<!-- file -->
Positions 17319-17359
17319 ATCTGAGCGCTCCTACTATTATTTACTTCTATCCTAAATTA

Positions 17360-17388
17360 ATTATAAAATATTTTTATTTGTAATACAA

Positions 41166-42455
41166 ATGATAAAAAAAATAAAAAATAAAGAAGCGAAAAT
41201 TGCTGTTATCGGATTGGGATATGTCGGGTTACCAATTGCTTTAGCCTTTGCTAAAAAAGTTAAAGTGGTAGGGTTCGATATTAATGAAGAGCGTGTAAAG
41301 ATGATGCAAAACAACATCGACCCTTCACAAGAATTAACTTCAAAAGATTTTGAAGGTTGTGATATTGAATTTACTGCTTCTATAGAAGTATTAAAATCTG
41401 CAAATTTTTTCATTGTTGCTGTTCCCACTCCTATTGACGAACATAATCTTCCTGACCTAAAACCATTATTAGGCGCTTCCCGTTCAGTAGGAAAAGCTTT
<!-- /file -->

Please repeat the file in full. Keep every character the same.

Positions 17319-17359
17319 ATCTGAGCGCTCCTACTATTATTTACTTCTATCCTAAATTA

Positions 17360-17388
17360 ATTATAAAATATTTTTATTTGTAATACAA

Positions 41166-42455
41166 ATGATAAAAAAAATAAAAAATAAAGAAGCGAAAAT
41201 TGCTGTTATCGGATTGGGATATGTCGGGTTACCAATTGCTTTAGCCTTTGCTAAAAAAGTTAAAGTGGTAGGGTTCGATATTAATGAAGAGCGTGTAAAG
41301 ATGATGCAAAACAACATCGACCCTTCACAAGAATTAACTTCAAAAGATTTTGAAGGTTGTGATATTGAATTTACTGCTTCTATAGAAGTATTAAAATCTG
41401 CAAATTTTTTCATTGTTGCTGTTCCCACTCCTATTGACGAACATAATCTTCCTGACCTAAAACCATTATTAGGCGCTTCCCGTTCAGTAGGAAAAGCTTT